After more than 150 years of separation, the Christian Reformed Church (CRC) and the Reformed Church in America (RCA) will be meeting together in June on the campus of Central College in Pella, Iowa, to conduct at least one formal piece of business.
Although the CRC’s Synod 2014 and the RCA’s 2014 General Synod will be conducting their business separately for most of the time, they are set to worship and meet together and hold one plenary session to consider a joint resolution, says the Rev. Peter Borgdorff, deputy executive director of the CRC.
“This is a great idea and a challenge,” said Borgdorff. “We never had a joint synod like this. We will now be coming together for at least this one joint session.”
The synods will meet in an officially convened session on Saturday evening, June 14 to discuss the “Resolution of Relationship Between the Reformed Church in America and the Christian Reformed Church in North America.” Delegates from each synod will vote on the resolution separately.
The resolution asks churches to “reflect on the costs of the lack of faithfulness that have marked the history of separation of our two denominations” and asks churches to “celebrate the new realities being created through expanding initiatives of partnership between the Reformed Church in America and the Christian Reformed Church in North America.”
In addition, the resolution asks the churches to “declare that the principle that guides us, and the intention that motivates us, is to ‘act together in all matters except those in which deep differences of conviction compel (us) to act separately.’”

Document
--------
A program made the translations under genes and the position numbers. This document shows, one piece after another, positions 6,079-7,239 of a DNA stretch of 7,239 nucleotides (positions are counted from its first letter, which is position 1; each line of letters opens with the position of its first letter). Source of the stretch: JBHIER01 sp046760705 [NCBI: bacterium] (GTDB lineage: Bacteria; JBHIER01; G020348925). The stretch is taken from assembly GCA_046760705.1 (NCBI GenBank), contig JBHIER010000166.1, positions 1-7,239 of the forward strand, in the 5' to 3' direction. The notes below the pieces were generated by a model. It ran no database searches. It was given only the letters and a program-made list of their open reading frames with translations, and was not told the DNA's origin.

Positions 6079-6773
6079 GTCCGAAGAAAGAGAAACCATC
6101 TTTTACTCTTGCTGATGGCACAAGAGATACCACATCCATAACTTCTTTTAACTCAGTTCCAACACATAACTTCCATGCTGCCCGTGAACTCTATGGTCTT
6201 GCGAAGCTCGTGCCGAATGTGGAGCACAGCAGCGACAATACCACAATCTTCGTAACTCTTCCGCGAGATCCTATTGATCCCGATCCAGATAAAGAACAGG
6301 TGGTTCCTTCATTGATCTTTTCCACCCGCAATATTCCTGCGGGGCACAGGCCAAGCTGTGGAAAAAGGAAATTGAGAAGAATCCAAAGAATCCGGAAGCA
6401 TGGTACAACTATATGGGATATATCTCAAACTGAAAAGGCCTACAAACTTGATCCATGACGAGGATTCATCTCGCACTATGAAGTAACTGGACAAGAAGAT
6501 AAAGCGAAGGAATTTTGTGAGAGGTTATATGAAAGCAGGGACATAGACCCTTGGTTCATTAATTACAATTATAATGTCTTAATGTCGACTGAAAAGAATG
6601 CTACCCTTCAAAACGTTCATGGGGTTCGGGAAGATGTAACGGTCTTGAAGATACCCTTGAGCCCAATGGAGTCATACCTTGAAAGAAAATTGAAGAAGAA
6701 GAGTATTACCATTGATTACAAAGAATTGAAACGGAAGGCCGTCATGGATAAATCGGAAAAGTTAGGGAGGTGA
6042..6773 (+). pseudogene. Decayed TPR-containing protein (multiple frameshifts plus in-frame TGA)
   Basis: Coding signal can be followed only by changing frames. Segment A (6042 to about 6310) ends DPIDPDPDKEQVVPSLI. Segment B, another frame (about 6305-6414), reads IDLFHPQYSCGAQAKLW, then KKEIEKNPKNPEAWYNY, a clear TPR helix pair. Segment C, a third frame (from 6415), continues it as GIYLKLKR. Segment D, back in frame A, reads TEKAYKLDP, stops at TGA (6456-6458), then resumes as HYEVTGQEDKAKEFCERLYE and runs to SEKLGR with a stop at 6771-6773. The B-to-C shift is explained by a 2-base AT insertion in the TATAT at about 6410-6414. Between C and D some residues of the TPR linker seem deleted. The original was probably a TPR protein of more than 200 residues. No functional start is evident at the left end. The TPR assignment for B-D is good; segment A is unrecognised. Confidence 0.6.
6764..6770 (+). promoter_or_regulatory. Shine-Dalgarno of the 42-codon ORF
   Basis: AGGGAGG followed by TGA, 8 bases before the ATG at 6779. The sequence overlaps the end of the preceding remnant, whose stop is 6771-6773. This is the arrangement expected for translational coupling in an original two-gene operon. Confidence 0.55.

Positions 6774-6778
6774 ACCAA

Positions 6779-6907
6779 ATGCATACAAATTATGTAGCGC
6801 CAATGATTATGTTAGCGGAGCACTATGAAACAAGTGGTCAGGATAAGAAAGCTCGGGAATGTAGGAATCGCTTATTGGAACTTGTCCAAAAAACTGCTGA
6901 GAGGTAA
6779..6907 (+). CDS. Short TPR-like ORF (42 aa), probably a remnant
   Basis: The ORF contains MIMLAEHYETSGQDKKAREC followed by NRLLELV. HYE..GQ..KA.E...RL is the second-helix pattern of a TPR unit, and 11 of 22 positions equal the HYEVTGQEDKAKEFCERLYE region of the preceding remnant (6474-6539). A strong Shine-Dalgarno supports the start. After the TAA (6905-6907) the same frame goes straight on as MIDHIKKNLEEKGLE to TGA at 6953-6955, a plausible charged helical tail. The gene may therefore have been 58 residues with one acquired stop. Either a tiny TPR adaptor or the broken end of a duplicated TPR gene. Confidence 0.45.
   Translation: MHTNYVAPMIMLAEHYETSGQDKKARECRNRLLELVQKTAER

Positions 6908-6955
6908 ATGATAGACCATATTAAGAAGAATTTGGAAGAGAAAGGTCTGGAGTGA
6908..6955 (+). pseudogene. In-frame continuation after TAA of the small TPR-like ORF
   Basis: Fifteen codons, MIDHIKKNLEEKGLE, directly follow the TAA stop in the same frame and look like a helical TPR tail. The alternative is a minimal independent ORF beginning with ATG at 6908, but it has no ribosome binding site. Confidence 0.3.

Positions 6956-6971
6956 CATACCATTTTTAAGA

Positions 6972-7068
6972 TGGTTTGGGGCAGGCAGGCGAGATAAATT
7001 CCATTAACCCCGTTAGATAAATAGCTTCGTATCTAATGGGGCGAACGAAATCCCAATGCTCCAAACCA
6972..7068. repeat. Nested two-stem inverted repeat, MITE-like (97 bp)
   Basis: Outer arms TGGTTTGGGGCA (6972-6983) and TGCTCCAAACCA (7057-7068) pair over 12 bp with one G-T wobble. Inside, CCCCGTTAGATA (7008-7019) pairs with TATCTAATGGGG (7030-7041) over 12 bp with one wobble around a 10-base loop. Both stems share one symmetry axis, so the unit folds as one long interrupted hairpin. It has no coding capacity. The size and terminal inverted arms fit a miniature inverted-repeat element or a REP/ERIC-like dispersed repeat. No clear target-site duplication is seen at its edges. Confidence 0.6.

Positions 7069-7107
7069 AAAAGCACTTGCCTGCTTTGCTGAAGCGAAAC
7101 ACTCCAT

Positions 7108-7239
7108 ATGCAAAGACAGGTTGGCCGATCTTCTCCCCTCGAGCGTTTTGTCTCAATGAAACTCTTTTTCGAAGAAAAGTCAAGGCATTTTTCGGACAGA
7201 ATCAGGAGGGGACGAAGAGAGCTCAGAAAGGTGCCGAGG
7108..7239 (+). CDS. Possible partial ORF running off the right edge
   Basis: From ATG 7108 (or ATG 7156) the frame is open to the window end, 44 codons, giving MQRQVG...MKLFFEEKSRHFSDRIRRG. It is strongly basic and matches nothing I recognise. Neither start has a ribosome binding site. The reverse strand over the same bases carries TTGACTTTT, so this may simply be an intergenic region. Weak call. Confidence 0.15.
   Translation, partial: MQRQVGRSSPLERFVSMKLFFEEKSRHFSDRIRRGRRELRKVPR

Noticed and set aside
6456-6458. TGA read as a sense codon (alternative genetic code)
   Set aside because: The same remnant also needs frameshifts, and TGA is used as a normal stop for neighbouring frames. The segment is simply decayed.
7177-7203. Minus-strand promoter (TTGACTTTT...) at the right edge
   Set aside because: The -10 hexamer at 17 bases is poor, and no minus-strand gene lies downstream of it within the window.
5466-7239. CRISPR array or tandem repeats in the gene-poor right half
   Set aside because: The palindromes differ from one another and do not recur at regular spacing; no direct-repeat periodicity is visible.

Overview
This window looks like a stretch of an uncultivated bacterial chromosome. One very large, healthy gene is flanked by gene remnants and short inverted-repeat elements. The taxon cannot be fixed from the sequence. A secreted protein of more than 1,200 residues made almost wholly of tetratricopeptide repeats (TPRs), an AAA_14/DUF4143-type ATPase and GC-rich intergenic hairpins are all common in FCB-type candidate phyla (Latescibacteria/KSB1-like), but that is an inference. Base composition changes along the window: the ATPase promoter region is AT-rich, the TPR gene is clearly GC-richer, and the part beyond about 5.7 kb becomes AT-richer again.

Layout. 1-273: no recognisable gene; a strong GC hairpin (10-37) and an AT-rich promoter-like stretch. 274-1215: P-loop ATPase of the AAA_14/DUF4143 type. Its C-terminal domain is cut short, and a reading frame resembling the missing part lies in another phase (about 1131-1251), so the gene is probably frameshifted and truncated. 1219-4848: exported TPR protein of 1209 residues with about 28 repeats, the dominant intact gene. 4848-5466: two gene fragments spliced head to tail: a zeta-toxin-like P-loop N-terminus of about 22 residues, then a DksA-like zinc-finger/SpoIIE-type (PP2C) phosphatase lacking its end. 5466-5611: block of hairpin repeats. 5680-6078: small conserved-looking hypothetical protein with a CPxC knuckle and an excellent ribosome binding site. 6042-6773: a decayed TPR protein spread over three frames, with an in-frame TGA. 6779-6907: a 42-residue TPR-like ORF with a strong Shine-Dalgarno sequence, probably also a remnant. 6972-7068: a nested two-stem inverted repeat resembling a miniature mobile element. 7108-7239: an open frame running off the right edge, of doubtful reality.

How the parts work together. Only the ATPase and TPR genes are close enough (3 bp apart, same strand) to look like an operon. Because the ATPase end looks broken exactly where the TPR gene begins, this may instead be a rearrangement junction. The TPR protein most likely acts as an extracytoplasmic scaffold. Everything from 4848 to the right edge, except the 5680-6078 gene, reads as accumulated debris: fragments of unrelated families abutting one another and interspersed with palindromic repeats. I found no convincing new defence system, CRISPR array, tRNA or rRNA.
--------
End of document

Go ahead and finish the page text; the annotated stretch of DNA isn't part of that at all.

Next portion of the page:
It also instructs the Boards of Trustees of the CRCNA and the general Synod Council of the RCA, “in looking to the future relationship between our denominations, to be guided by this principle.” “We hope that this joint resolution will give spiritual energy to our partnership,” said Borgdorff.
Borgdorff emphasizes that the resolution is not one whose endpoint is a formal merger between the denominations. Instead, it is about the mission that the churches share now and for the future.
“This resolution is intended to convey to the community that we are serious about the journey we are on. We will have false starts, but we will learn and move forward. This is about the motif and not the details.”
In the last year, the denominations have launched what is called the Reformed Collaborative, an initiative that highlights the many ways that the CRC and RCA are already working together.
The denominations are sharing resources in some 60 areas, including disability concerns, disaster response and development, seminary education, leadership training, church planting and urban ministry, information technology services, employee health care services, and joint publications.
To spread the word about this collaboration, the Rev. Joel Boot, executive director of the CRC, and the Rev. Tom De Vries, general secretary of the RCA, traveled to 12 communities earlier this year to hold “spaghetti dinners” at which they discussed the collaboration with churches.
The term “spaghetti dinner” was a way of describing the informal nature of these meetings.
“We have been talking about the many places where engagement in missions is happening between us,” said De Vries in late April at the Prince Center on the campus of Calvin College here. “Collaborations are significant. As we share in many activities, we are able to more clearly see our foundation and that we are committed to a common cause.”
Also at these events, they shared stories and asked people to talk about their faith, touching on how by joining with members of the other denomination they can be “better together.”
In addition, they showed a video describing the Reformed Collaborative.
The CRC Synod 2014 and the RCA’s 2014 General Assembly open with a joint worship service on Thursday evening, June 12.